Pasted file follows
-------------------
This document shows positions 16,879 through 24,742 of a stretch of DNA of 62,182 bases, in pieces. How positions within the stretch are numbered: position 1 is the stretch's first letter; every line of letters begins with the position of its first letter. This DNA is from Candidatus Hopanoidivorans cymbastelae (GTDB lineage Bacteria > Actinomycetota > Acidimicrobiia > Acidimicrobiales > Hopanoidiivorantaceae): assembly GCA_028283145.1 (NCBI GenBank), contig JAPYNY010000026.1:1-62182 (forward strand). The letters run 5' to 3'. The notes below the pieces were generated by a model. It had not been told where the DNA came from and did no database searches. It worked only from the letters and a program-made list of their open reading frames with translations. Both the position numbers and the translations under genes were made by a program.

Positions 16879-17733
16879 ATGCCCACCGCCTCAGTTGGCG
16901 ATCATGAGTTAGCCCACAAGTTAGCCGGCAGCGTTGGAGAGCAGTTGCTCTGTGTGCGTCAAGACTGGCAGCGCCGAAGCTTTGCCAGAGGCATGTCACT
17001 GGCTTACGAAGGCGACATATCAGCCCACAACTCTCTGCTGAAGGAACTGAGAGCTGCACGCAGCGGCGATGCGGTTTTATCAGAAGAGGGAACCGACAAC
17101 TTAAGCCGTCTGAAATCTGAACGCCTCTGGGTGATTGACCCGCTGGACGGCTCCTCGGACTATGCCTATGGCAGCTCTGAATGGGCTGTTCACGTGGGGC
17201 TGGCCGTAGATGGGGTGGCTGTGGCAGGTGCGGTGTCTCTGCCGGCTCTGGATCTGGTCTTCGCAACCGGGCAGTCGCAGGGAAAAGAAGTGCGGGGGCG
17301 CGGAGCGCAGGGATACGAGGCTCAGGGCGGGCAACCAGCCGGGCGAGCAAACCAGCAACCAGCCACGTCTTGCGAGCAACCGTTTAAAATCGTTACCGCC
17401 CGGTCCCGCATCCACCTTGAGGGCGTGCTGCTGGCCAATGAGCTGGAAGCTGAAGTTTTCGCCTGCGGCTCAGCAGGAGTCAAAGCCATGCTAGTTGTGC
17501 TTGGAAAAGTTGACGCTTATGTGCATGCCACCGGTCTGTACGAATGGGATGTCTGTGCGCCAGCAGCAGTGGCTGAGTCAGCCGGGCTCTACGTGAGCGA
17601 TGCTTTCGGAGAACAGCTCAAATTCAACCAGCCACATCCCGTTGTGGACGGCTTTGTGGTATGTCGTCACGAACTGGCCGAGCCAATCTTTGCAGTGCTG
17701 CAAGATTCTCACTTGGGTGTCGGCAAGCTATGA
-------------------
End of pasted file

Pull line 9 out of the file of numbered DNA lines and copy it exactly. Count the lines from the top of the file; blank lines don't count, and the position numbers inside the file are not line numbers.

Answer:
17401 CGGTCCCGCATCCACCTTGAGGGCGTGCTGCTGGCCAATGAGCTGGAAGCTGAAGTTTTCGCCTGCGGCTCAGCAGGAGTCAAAGCCATGCTAGTTGTGC